EDWARD JOSEPH COLLINS: Hibernia (Irish Rhapsody); Piano Concerto No. 1 in E-flat; Lil’ David Play on Yo’ Harp; Lament and Jig – William Wolfram, piano/ Royal Scottish National Orchestra/ Marin Alsop, conductor – Albany

by | Dec 1, 2007 | Classical CD Reviews | 0 comments

EDWARD JOSEPH COLLINS: Hibernia (Irish Rhapsody); Piano Concerto No. 1 in E-flat; Lil’ David Play on Yo’ Harp; Lament and Jig – William Wolfram, piano/ Royal Scottish National Orchestra/ Marin Alsop, conductor – Albany TROY630, 54:39 ***1/2:

Collins (1886-1951) was a Chicago Irish-American wunderkind whose life by any measure whatsoever must be considered a rousing success. Lauded as a great pianist here and in Europe, appointed by Sousa himself to take over the Army Band, conductor and soloist with many great orchestras, friend of the famous, and caring teacher, he led a life of which many musicians are extremely envious.

But his music is forgotten – though there is much to be pleased with in this collection, and I am sure in the entire set that Albany is planning (though I cannot confirm that all nine volumes were completed by last year as they first indicated), it does not take a great deal of insight to see why this music never made it into the front tier. Much music praised in any era often succumbs over time to the vagaries of public taste and history, and this seems to be what happened with Collins. It is not for me to judge this verdict wrong, but I can easily abide by it.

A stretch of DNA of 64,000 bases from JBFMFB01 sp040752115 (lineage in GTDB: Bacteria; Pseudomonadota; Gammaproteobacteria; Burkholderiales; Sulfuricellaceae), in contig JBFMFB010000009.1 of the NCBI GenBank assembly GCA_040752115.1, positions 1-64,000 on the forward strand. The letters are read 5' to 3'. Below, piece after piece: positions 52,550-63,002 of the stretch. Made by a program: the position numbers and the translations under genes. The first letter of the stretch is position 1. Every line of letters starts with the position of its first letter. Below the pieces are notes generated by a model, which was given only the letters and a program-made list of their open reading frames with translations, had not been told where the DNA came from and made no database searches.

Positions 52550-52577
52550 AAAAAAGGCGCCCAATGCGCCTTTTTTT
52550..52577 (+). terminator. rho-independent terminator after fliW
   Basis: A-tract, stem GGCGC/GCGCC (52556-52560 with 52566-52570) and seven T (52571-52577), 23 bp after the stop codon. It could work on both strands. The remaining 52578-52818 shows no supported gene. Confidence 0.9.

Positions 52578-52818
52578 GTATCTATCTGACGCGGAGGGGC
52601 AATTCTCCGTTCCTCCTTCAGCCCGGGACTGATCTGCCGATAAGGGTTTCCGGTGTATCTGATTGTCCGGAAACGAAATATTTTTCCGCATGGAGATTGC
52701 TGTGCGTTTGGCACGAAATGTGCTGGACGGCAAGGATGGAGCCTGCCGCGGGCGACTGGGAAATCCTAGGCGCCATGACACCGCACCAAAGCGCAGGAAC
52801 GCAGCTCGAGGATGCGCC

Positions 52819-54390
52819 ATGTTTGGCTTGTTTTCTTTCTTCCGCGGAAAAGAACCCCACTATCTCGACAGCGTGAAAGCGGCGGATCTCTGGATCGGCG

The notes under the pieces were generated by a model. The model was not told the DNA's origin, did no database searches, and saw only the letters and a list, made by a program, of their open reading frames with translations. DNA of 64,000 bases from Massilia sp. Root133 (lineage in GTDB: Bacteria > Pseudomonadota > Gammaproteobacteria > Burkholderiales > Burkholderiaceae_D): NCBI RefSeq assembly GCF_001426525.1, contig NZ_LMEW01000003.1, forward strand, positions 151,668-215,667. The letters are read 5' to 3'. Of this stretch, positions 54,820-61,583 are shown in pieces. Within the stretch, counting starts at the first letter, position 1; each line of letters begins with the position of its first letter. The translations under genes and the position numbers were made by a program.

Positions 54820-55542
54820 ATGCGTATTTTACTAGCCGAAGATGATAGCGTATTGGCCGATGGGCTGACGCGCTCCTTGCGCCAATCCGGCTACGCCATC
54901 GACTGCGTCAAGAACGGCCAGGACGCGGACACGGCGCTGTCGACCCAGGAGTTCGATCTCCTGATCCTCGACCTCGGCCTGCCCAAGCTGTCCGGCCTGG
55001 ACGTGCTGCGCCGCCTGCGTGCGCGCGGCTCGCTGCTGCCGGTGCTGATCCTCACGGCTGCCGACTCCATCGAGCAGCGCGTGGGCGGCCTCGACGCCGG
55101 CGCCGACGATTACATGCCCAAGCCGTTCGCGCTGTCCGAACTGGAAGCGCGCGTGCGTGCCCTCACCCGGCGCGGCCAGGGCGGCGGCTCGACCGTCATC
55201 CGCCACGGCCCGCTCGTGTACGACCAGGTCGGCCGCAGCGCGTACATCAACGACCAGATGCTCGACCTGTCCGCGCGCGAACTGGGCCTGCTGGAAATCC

Much of it has a through-composed feeling to it, with little in terms of traditional developmental structure, and Ravel became an increasingly important influence in Collins’s life. Yet eerily enough, I also hear strange echoes of Shostakovich in parts of the middle movement of his piano concerto (this is the first of three he wrote). That piece, despite its facility for going nowhere and manifest lack of glue to hold the few ideas together, still has a sort of breezy charm and pleasant façade that I like very much but cannot for a moment say why. Hibernia is a little later work that feels more involved orchestrally, but ultimately lacks substance, an also-ran in a large field of such. The two other works are nice trifles, charming in their own way but nothing I look forward to returning to. Perhaps I will grow to like Hibernia more—some things take a lot of exposure, and he writes in a suitable tonal manner that is rather seductive, though devoid of great substance. But I would like to hear the other concertos, and can see myself revisiting this one from time to time.

The sound is a little distant and congested in spots, the orchestra plays relatively well (there are some bloopers, and I would be willing to bet these are first takes), and Alsop has a good feel for the idiom. A worthwhile project, this, and perhaps there are some jewels yet to be found.

— Steven Ritter 
 

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